But generally, the Pixel 3 XL seems to get many things right. A local dessert, a gula melaka pandan cake, was beyond its grasp, but at least the phone recognised it as a cold dessert.
Speaking of software smarts, yes, you can also squeeze the phone at the sides and activate Google Assistant. In other words, you don’t even have to search for a button to fire it up. Good for finding the best chicken rice stall nearby, perhaps.
Unfortunately, all these software smarts have a hard time justifying the price that Google is asking for the Pixel 3 XL. It is just too expensive to be attractive.
At S$1,399 for a version with a measly 64GB of storage and a princely S$1,549 for a 128GB version, the Pixel 3 XL is being priced out of the market. Don’t forget you don’t get a microSD card slot to add your own storage, either.
Sure, Google is giving free cloud storage for your photos and it has never favoured local storage anyway, but even so, it can’t be pricing the Pixel 3 XL higher than many more competitive rivals.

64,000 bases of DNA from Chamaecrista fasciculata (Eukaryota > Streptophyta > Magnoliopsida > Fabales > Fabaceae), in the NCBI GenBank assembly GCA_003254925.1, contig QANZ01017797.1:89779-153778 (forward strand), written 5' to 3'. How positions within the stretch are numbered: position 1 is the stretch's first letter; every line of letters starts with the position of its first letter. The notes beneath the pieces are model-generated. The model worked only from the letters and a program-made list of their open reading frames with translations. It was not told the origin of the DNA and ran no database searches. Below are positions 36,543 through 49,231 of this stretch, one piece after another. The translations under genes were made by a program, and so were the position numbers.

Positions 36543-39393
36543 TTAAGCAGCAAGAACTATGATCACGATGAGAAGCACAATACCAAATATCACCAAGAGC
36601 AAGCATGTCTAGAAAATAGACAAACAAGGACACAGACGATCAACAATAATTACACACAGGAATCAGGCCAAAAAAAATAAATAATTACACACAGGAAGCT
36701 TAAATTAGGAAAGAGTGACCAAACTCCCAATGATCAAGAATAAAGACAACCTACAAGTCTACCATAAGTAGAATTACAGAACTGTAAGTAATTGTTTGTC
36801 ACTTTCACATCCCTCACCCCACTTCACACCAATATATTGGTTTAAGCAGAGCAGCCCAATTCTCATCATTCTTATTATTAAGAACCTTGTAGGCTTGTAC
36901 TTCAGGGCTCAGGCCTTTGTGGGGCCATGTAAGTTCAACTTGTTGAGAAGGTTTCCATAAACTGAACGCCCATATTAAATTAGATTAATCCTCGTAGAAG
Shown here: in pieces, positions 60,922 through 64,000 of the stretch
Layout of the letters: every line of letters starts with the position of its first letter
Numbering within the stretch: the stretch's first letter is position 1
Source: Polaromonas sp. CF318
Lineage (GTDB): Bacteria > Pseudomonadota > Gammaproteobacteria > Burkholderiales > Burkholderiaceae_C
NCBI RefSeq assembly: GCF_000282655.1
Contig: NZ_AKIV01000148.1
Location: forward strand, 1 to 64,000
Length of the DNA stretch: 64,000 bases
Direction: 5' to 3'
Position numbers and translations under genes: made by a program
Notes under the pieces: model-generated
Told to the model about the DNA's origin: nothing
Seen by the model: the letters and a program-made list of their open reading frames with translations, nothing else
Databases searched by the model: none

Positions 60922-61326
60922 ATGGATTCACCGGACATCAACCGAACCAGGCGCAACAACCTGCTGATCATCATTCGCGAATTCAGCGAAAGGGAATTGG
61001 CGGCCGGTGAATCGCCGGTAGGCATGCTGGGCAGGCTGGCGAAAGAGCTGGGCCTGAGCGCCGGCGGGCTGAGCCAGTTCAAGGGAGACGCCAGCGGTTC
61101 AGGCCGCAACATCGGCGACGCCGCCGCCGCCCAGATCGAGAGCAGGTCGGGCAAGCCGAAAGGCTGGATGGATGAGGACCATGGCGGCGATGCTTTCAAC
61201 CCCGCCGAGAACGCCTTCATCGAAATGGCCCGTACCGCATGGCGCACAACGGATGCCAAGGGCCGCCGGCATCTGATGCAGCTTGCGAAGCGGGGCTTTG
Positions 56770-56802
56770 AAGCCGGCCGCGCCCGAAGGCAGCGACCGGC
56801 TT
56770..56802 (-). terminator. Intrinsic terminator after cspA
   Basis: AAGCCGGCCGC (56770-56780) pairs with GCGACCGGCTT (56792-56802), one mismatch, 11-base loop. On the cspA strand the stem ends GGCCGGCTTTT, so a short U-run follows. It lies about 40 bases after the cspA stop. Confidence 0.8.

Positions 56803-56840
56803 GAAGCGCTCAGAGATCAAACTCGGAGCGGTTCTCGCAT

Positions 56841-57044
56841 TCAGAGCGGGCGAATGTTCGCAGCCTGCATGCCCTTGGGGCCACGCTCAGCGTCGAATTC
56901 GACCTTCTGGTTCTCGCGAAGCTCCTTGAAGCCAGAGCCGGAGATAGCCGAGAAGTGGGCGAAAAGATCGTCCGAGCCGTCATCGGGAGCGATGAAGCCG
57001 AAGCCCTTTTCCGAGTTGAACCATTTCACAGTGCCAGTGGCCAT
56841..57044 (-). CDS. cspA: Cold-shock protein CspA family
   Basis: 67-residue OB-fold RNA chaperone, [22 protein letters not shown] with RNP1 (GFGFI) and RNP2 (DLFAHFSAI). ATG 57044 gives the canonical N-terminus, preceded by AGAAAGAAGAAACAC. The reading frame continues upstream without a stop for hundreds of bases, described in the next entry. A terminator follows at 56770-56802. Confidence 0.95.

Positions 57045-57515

That’s not even counting the lowly 4GB of memory, which is what you get on a budget phone these days. Not even with a speedy Qualcomm Snapdragon 845 chip onboard can Google ask for so much, surely.
For comparison, a Samsung Galaxy Note 9, expensive as it is at S$1,398, is actually cheaper if you consider that it has 128GB of storage and a bit more memory (6GB). Its camera isn’t shabby too and it looks way better.
You can argue, perhaps, that you don’t need all that much memory or storage since the Pixel 3 XL runs so smoothly. But that is missing the point. You still can’t explain why the phone costs as much as others that pack in more.
Despite a great camera and improved software, the many gaps here are just too glaring to ignore for a highly priced flagship. Yes, that includes the unsightly notch that you first have to get past.